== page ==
Ford Uses Video Game Tech to Make Workers Safer

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Safety program uses special suits with 15 light sensors & nearby Microsoft Kinect motion-tracking cameras to record the way they move.

If you’ve ever played any sports video game, you may know that game developers often put pro athletes in skin-tight suits with sensors all over them. They have them move, then a 3D camera creates a digital version of that player. Well, now Ford is having workers in Valencia, Spain do the same. And it’s all in the name of improving worker ergonomics.

Ford's body tracking technology on a factory worker.

The pilot program, at Ford’s Valencia Engine Assembly Plant in Spain, involves 70 workers in 21 different departments. According to Ford, player motion technology usually records how athletes sprint or turn, enabling sport coaches or game developers to unlock the potential of sport stars in the real world or on screen. Ford is using it to design less physically stressful workstations for enhanced manufacturing quality.

“It’s been proven on the sports field that with motion tracking technology, tiny adjustments to the way you move can have a huge benefit,” says plant manager Javier Gisbert. “For our employees, changes made to work areas using similar technology can ultimately ensure that, even on a long day, they are able to work comfortably.”

Ford's body tracking technology on a factory worker.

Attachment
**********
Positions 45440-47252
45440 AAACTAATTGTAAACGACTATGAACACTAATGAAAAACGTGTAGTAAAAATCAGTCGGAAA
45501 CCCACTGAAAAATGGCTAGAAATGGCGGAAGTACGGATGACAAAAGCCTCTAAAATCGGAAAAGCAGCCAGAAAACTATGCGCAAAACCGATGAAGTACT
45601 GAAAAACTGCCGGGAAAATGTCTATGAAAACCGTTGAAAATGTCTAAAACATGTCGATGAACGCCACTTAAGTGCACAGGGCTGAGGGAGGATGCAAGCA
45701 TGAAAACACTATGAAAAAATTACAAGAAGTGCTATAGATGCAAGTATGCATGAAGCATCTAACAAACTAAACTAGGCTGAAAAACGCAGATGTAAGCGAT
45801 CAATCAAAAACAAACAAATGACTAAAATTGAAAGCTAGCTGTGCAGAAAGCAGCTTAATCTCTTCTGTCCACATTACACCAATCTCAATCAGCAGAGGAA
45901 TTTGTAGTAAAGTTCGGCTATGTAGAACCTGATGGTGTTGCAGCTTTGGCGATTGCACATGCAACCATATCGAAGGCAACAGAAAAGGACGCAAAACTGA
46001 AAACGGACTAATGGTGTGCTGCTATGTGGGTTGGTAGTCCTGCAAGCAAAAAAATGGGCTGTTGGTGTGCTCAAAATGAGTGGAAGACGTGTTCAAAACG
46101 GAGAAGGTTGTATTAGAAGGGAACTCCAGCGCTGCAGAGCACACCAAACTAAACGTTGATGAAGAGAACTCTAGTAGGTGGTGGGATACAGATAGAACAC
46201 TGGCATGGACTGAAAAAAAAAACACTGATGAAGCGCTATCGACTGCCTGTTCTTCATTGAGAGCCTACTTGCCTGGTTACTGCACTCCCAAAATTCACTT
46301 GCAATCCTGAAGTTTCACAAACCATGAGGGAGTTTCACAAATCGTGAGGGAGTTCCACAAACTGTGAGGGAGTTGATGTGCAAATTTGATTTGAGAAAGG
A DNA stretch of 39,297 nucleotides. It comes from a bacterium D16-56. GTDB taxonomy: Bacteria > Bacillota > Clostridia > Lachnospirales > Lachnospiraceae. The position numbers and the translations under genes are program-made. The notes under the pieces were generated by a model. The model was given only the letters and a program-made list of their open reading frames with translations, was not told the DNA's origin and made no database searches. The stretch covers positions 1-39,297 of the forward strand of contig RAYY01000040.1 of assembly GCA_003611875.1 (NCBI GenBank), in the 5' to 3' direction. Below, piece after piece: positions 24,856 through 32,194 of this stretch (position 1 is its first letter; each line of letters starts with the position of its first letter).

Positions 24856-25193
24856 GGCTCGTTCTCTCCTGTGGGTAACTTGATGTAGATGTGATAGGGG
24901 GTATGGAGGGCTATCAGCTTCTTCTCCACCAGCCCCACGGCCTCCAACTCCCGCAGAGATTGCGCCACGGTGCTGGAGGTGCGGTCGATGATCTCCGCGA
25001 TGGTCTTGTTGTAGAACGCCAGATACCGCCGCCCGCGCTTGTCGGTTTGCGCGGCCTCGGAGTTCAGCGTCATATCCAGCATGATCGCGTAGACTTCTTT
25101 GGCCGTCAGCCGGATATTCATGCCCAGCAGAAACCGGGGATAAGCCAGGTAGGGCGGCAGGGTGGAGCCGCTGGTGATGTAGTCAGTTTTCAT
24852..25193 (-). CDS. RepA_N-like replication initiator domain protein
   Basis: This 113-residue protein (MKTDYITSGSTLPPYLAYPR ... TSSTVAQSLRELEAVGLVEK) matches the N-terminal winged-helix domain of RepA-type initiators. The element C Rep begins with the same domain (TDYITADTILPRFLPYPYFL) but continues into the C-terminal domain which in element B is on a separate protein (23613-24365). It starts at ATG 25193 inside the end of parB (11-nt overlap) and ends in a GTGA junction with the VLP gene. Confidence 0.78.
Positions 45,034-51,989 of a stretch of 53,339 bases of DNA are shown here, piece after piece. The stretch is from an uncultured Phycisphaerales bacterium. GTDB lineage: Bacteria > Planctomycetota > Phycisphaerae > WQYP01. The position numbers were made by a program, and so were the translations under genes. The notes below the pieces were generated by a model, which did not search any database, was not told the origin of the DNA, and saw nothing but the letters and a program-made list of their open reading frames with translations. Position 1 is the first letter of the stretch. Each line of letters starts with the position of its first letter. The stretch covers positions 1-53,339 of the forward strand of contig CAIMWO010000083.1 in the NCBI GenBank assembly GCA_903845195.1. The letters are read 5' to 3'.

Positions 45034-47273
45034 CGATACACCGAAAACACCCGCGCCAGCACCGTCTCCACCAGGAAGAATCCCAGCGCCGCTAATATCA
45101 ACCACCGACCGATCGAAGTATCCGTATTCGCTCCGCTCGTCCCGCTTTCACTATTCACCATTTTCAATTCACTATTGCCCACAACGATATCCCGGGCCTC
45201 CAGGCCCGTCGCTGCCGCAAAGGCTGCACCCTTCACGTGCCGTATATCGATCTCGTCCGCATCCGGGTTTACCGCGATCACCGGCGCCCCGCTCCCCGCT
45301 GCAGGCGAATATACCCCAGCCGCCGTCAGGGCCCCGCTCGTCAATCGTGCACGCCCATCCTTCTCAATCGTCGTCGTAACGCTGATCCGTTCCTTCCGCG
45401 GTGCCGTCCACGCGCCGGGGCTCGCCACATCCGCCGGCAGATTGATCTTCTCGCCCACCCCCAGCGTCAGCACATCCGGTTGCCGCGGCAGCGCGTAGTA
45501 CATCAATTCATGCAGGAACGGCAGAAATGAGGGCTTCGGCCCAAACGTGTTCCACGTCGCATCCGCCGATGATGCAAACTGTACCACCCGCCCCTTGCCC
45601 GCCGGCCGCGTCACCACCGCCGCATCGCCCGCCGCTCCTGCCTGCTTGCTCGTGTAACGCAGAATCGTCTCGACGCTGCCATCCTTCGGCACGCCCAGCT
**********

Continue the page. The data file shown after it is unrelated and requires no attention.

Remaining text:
Ford & Microsoft

Workers on the program are wearing a special suit with 15 light sensors in it. Four nearby Microsoft Kinect cameras, famously packaged with the Xbox One, have motion-tracking capabilities and take in the employee’s movements and record the way they move while they work. From there, ergonomists work with the employees to make changes that make their workstations safer and more comfortable.

Ford’s interest in reducing worker injuries has been around for years. And this latest move is a high-tech solution that could yield real results. The company is eager to see how this improves conditions at the plant. If successful, it would continue at different European plants. After that, it could come to America. Could it come to the Mustang’s Flat Rock, Michigan plant eventually? Only time will tell.

Not everybody loves the idea of someone studying you at work. But this sounds like a worthwhile program. If we could sign up for a program that would make us healthier, safer, and more efficient at work, we probably would.

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James Derek Sapienza has worked as a writer and editor in the world of automotive journalism since 2015.

He has a BS in History at SUNY Brockport, with a focus on American popular culture. A fan of the classics with a special interest in German cars, he is a proud owner of a 1991 W124 Mercedes. He is a frequent contributor to Mustang Forums, MBWorld, 5Series, Rennlist, and more.

James can be reached at [email protected]

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